Apart from that, a story is more memorable, so it is more effective in educating people about the issue and why they should support it. Here’s what you should plan to do:

  • Use the insights from volunteers and filter out personal stories that inspired them to volunteer. Make sure to support it with powerful visuals.
  • Use simple language and back the story with data. You want your story to appeal to the masses, so ensuring it is easy to understand is critical. The data adds to the story’s credibility, motivating people to take action. 
  • Spread the story extensively and use it as the basis of your campaign to raise awareness and educate people about the cause. You can use social media, email, posters, flyers, etc..  
For more insights into writing a story for an advocacy campaign, check out this article:
The Art of Storytelling For Advocacy Campaigns

4. Plan for slacktivism 

While social media will be an important tool for spreading your message, many online supporters may not be motivated enough to take relevant action. They may follow your page or share your content but not go that extra mile that counts towards the real change. 

However, if nurtured correctly, you could transform their slacktivism into activism. Make sure you have a plan for that.

  • When thinking about how to start a grassroots organization, remove barriers to participation in your grassroots advocacy campaign. Emphasize the importance of small actions like “Liking” or “Sharing.” By letting people participate on their terms, you’ll be able to build a larger base of support that can be nurtured to take action later. 
  • To engage them more, reward these actions, maybe with a thank you note and a request for insights or a survey.
  • Once they are more engaged with your community, start making other smaller asks, like signing an online petition, and gradually move to bigger asks, like sending a text or making a call. Use the ladder of engagement to turn them into strong supporters.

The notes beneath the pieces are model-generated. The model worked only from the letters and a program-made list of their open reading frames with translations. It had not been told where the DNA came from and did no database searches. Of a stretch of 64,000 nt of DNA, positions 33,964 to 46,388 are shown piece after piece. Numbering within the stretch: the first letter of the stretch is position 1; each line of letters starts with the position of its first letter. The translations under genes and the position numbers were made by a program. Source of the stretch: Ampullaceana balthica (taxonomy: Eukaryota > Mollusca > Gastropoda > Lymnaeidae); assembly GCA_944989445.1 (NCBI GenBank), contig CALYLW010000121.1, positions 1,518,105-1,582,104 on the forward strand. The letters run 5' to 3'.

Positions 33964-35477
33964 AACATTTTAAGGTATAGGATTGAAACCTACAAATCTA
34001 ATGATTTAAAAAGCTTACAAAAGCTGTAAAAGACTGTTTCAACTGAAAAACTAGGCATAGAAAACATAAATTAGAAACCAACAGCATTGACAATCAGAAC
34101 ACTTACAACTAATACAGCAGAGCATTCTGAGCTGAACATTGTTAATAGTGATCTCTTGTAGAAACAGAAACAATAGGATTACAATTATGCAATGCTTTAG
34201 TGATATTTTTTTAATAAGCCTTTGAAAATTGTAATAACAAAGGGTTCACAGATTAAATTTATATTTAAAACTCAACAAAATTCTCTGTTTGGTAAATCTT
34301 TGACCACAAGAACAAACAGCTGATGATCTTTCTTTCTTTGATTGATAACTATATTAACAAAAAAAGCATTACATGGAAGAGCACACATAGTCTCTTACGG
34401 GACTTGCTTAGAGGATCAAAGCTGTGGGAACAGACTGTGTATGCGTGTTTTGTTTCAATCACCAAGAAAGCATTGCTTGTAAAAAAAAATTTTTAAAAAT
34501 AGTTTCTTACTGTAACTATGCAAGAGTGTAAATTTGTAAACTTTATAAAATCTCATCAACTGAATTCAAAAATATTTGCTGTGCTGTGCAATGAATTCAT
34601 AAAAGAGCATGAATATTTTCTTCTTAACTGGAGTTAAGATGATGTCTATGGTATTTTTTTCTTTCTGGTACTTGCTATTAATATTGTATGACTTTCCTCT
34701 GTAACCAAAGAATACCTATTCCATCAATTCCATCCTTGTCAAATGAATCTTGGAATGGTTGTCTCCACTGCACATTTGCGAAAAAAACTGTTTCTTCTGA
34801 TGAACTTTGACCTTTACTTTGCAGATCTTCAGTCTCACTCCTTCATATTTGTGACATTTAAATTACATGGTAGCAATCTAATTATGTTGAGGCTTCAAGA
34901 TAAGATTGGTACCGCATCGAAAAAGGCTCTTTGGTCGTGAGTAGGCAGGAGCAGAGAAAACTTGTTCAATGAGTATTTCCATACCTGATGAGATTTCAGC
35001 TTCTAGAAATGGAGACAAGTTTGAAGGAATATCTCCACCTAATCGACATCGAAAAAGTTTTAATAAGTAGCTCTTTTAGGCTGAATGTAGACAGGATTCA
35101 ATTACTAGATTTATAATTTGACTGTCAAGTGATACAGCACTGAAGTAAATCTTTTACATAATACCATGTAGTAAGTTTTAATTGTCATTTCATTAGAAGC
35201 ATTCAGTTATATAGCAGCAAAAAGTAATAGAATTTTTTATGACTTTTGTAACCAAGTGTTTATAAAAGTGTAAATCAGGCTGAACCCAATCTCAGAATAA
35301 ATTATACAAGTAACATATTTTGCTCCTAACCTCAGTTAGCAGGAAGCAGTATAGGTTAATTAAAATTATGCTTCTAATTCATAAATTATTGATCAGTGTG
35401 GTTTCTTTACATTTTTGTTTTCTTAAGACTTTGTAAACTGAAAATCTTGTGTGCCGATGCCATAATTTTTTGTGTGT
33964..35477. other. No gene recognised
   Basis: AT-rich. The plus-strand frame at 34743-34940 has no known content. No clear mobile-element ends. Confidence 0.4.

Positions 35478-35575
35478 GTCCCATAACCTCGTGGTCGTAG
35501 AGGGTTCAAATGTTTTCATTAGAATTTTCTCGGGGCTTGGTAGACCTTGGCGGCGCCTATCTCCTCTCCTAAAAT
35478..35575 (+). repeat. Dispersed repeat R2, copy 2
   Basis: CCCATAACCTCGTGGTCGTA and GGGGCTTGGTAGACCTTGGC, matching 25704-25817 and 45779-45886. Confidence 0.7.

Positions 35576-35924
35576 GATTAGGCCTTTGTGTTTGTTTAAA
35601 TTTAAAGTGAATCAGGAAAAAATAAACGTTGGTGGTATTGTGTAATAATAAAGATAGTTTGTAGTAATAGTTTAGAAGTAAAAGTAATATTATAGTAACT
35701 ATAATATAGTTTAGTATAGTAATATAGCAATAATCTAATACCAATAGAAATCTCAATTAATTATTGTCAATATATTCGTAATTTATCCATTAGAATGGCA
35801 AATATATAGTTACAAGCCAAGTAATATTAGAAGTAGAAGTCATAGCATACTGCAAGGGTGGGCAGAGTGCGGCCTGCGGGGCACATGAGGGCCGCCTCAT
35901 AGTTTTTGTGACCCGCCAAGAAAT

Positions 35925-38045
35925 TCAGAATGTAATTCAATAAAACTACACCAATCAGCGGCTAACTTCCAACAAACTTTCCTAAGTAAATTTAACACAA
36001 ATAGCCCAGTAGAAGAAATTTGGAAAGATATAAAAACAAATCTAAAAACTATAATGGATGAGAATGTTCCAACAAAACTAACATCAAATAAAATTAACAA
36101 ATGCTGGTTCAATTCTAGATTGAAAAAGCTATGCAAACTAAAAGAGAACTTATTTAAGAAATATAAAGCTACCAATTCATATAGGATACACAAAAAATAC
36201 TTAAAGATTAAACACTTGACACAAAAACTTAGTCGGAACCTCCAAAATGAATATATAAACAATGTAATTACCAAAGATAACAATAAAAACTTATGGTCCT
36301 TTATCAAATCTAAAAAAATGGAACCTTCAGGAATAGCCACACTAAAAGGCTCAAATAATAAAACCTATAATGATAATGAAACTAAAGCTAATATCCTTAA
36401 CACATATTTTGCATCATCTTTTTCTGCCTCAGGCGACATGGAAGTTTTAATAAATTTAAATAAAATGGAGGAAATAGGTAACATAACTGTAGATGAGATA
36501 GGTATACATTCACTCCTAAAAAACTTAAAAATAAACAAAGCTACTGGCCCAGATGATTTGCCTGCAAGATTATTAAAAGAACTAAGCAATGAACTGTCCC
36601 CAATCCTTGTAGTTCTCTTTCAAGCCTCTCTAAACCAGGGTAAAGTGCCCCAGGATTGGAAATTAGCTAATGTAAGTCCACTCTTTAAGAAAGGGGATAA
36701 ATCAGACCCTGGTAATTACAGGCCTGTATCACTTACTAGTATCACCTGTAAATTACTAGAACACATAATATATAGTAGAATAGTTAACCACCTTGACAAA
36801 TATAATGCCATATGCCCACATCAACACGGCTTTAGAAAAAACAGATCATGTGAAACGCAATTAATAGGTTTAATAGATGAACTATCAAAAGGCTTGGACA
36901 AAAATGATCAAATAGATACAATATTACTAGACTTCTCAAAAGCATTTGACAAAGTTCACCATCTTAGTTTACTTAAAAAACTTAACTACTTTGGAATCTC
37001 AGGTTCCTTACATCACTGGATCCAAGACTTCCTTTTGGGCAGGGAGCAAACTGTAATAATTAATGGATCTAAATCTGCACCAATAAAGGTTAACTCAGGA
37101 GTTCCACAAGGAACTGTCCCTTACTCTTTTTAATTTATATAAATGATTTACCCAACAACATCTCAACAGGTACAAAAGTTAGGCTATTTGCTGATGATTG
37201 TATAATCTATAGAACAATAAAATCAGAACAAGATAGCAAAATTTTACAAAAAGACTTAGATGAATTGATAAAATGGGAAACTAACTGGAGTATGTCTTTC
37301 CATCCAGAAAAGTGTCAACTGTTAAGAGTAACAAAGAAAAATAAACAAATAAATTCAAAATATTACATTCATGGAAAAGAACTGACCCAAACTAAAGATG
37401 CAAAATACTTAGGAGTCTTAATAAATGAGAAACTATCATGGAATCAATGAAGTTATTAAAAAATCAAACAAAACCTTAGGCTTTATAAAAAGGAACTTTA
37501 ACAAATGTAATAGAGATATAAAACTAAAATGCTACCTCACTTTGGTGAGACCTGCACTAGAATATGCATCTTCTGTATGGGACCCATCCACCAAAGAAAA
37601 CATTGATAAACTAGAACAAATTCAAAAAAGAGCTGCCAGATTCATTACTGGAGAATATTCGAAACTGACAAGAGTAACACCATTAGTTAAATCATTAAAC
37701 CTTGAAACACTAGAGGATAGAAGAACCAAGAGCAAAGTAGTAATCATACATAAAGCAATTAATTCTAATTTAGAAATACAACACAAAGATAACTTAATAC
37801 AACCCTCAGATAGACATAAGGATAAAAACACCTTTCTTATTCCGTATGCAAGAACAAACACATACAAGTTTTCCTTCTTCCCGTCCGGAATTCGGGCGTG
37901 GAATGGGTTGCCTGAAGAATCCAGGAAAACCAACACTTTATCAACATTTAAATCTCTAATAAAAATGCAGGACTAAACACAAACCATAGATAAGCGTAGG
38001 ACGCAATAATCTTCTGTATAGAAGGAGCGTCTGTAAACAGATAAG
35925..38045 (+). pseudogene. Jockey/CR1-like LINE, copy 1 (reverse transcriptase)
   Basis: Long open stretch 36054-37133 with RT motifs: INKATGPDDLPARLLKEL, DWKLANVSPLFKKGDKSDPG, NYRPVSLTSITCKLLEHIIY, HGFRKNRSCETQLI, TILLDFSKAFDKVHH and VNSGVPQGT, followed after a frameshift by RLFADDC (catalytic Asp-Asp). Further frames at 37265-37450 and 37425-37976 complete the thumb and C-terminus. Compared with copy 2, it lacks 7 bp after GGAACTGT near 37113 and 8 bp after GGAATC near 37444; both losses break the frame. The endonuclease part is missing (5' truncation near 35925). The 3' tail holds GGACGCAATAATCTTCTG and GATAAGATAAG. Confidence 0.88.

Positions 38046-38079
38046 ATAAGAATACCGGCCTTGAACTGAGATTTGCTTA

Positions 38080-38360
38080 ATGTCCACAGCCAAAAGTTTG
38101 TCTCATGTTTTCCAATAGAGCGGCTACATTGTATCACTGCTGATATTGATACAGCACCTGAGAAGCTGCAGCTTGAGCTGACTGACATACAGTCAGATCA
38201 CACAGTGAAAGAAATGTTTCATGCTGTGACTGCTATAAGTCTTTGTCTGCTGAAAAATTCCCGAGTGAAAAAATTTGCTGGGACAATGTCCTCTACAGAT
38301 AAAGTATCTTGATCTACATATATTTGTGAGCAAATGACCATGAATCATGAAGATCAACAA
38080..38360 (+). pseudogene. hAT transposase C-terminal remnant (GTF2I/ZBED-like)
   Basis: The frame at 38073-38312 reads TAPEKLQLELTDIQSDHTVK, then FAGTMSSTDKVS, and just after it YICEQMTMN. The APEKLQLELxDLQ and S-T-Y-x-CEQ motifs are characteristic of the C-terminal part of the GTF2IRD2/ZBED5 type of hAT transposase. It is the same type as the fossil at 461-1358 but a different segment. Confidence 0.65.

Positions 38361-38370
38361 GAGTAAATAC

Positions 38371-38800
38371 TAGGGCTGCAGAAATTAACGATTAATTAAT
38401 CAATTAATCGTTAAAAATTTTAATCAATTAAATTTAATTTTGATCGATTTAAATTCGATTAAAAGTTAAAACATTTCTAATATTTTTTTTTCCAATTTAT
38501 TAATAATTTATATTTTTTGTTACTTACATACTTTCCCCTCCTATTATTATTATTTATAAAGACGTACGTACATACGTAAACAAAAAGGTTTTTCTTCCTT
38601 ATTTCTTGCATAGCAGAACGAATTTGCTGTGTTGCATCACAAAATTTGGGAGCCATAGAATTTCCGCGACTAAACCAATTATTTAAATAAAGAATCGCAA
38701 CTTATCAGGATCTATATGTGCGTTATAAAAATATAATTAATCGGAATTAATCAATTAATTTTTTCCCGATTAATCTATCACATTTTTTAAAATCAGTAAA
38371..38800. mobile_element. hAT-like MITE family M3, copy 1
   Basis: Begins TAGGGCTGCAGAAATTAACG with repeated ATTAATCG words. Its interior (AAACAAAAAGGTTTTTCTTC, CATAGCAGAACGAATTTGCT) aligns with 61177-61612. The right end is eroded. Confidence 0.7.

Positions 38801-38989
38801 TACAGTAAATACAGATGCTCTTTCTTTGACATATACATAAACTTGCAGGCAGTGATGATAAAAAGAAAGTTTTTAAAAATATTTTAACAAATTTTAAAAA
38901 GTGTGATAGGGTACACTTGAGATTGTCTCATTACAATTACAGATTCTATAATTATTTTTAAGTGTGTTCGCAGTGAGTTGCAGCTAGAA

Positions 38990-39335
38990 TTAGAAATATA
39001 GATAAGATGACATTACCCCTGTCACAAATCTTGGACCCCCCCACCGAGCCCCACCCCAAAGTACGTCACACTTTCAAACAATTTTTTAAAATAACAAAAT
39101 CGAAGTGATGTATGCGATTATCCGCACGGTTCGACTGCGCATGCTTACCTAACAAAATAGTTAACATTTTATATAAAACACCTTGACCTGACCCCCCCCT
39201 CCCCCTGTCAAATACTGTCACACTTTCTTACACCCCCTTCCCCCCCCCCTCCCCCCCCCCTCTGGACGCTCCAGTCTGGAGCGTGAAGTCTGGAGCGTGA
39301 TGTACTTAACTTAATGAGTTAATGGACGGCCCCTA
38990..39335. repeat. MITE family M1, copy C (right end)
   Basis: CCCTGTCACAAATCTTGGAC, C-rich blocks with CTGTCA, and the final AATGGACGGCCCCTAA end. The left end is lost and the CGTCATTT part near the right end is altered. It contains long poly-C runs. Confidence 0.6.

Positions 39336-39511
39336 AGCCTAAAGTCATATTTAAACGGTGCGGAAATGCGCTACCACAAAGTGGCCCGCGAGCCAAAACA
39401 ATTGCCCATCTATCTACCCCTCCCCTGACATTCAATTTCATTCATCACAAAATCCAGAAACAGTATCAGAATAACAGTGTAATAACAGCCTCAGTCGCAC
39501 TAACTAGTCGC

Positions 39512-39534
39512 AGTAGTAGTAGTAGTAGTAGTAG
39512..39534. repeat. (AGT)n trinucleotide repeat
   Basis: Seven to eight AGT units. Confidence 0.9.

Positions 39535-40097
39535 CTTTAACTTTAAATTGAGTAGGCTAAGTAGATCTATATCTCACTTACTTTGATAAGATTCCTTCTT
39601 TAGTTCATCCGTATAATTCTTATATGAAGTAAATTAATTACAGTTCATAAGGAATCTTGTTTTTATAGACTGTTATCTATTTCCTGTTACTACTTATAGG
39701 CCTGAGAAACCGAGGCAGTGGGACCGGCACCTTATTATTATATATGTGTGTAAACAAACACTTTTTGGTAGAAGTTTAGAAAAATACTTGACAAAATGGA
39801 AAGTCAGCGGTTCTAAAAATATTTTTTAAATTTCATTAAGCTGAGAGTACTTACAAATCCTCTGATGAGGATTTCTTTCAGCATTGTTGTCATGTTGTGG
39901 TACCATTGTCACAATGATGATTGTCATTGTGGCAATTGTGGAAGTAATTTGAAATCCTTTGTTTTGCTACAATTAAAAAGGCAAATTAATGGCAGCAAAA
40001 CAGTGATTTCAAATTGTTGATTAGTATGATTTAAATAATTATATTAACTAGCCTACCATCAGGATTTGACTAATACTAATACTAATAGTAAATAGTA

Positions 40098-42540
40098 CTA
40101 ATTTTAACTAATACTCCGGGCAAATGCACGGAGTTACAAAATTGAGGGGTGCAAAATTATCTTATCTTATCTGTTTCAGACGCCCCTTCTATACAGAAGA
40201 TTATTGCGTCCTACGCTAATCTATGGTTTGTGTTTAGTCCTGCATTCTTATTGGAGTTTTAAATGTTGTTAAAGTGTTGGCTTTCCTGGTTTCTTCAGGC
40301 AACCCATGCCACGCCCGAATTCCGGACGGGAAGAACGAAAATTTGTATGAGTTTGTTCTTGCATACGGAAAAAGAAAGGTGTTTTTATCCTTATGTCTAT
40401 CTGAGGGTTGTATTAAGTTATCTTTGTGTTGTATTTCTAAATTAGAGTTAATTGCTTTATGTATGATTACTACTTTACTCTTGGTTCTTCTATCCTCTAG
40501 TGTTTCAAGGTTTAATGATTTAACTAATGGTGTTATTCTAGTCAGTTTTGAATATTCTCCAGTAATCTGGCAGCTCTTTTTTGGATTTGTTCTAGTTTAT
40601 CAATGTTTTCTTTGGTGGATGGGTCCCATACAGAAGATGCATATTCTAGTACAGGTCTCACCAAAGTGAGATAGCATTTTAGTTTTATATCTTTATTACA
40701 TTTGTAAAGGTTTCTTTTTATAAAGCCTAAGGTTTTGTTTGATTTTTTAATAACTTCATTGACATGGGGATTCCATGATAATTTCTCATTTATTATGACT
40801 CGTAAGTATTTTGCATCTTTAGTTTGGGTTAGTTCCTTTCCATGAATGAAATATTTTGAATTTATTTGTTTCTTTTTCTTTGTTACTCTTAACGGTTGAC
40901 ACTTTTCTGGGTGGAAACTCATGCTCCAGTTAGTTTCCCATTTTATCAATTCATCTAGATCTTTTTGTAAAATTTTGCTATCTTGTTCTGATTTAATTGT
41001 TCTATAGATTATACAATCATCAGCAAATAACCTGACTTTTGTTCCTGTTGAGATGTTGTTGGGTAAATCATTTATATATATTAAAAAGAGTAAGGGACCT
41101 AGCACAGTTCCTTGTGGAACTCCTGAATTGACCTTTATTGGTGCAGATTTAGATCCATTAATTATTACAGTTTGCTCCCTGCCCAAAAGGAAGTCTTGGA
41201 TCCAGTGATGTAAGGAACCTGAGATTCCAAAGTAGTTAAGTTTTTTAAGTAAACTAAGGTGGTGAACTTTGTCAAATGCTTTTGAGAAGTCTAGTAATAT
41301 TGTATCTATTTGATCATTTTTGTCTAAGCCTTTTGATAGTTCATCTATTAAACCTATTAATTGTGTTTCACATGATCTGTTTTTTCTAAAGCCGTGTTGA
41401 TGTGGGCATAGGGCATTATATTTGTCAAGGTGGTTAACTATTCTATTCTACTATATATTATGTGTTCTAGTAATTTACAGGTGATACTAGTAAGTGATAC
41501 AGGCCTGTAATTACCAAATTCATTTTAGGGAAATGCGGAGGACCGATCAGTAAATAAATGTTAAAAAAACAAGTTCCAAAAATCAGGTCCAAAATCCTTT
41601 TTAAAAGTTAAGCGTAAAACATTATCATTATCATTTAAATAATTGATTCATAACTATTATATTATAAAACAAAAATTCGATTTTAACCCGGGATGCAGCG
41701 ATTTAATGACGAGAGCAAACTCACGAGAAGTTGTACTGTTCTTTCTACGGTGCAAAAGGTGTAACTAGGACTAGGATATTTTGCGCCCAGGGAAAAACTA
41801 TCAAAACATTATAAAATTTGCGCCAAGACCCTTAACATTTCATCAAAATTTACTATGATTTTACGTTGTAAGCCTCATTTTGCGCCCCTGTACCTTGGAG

5. Empower your volunteers

Your volunteers and supporters are the greatest assets of your grassroots advocacy campaign. They are the ones who will sustain and lead your campaign to success. 

Empowering these supporters will add to their motivation and unleash their creativity to achieve the set goals. Here are a few things you must do to empower supporters:

  • Segment your supporters into groups and let your strongest supporters lead them. This helps you delegate and manage tasks better while also motivating others who would like to take up such responsibilities to work harder.
  • Provide your supporters with the appropriate training and tools to take action and motivate others to do so. Many of your supporters may be deeply invested in your cause but may not have the means or knowledge to do something about it.
  • Maintain transparency and ensure that all volunteers know how their actions are leading you to success. It serves as a reward for their efforts and keeps them motivated to continue doing so.

Once you’ve got your campaign off the ground, it takes a consistent long-term effort to see it through. With your community’s support, dedicated volunteers and staff, and an ongoing engagement plan with policymakers, you stand a much higher chance of building a successful grassroots advocacy campaign.

If you’re thinking of reaching your supporters through calls and text messages, you’ll need a tool to help you do it:

Create your first outreach campaign on CallHub for free.